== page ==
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Should I end a relationship due to lack of attraction?

I know attraction isn't everything, but from my experience, it's incredibly difficult to have a relationship without it. What should I do?


Two years ago, I began dating a young man with whom I had recently become friends. Although I wasn’t romantically interested in him, my family members who introduced us urged me to give him a chance because of his godly character. Since then, we have dated off and on and have recently become engaged.

From the articles I’ve read on Boundless, I’m sure you would assure me that he’s a catch. He has a continuously growing relationship with God, uses his gifts to serve actively in the church, is under the authority of his pastors and mentor, loves me like crazy, is looking forward to being a father and provider, etc. All these things are wonderful, but because they come from him, they don’t touch my heart in a meaningful way. I still don’t have peace about marrying him, and I think it’s due to a lack of attraction to him physically and emotionally. His good qualities are dwarfed by the things I find annoying or even embarrassing, and I’m way more attracted to other guys physically.

We broke up for over six months while I wrestled with this issue in my heart, and I thought I had finally become content enough with his looks and personality to continue on with the relationship, but right after he proposed, the doubts appeared again, and I almost gave the ring back.

I know you say that attraction isn’t everything, and I definitely agree. But from my experience, it’s incredibly difficult to have a relationship without it, and I know it makes a difference in the way I treat him, whether I want it to or not. Any advice would be appreciated.


Thanks for writing. In a day where the age of first marriage keeps getting older, it’s understandable that people in your life would encourage you to consider, and then marry, a man they perceive to be such a good catch. It’s also understandable that in view of their urging, you would try to talk yourself into marrying him, especially if he is as godly a man as you say he is. I suspect some of our readers might also say go ahead and, in the words of Lori Gottlieb, “Marry him.” What all of this is based upon, though, is what other people think, and that is a snare (Proverbs 29:25). But it’s also a disastrous foundation for marriage.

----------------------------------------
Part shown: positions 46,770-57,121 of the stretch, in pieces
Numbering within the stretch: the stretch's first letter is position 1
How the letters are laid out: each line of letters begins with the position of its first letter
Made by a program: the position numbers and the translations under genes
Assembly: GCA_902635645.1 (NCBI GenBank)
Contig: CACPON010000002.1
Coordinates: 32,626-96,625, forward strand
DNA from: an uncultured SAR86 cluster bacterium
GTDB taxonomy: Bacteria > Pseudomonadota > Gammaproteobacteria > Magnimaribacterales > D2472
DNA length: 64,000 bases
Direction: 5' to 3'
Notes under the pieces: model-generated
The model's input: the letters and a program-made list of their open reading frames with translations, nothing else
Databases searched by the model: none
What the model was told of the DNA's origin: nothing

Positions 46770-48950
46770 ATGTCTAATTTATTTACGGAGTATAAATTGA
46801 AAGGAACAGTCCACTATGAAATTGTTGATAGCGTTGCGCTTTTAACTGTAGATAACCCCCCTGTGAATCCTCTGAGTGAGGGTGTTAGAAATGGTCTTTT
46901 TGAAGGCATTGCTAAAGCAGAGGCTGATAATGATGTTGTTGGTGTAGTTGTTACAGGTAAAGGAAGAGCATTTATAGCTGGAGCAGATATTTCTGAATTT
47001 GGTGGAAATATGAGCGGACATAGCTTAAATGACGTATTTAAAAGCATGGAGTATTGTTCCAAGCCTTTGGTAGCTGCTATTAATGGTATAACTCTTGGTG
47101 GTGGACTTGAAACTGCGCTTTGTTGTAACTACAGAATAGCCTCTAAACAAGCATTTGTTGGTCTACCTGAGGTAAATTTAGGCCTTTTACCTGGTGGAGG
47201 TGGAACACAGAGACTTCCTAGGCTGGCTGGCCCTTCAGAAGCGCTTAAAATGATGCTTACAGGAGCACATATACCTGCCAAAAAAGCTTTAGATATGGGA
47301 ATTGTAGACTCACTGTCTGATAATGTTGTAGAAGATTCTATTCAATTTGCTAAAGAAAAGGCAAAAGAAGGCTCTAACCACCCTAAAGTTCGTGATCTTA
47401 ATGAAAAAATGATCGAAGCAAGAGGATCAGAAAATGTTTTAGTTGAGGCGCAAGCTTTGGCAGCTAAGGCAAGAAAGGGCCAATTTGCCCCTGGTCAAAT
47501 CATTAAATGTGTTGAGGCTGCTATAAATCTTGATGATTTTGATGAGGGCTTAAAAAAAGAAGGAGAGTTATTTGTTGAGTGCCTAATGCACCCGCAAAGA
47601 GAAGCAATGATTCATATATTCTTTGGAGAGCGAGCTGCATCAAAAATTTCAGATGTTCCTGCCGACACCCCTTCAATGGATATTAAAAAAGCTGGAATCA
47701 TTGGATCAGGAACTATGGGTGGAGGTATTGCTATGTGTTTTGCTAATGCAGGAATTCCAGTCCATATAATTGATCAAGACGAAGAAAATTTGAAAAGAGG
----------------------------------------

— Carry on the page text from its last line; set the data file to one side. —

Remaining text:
As you guessed, I would assure you your fiancé is a catch — but not without adding “for someone other than you.” From what you’ve described about how you feel about him, I would advise you not to marry him, feeling the way you do. Why? Because it isn’t loving to go into marriage with him if you’re not excited about and committed to fitting in with him, serving alongside him, and honoring and respecting him. All this and more is foundational to biblical marriage (see Ephesians 5:22-33, 1 Peter 3:1-7). And the requirements of biblical marriage require infinitely more than gritting your teeth and just doing it.

Certainly, you shouldn’t let your feelings of attraction (or lack thereof) lead, but you shouldn’t ignore them either. Your feelings about him aren’t everything, but they’re something. And if you’re having a hard time feeling good about being his wife, his for-life helper now, when both of you are on your best behavior, imagine what life will be like after the wedding, when you relax into living life day-in-and-day-out together, for better and worse, richer and poorer, in sickness and in health.

Have you told your fiancé about your doubts and concerns? If you’ve been honest with him, and if he’s the godly man you say he is, he should want to break things off at least until you’ve settled these issues. If he’s urging you to go forward, despite your reservations, he may not be as mature as you say he is. But maybe you’re pretending too well to be in love with him and ready to be his wife. In which case, you’re deceiving him. Though it will be painful for him to walk away, if he is mature in Christ, he will realize this is the wise decision. The stakes are too high to wait until after the wedding to address your reservations (Malachi 2:16).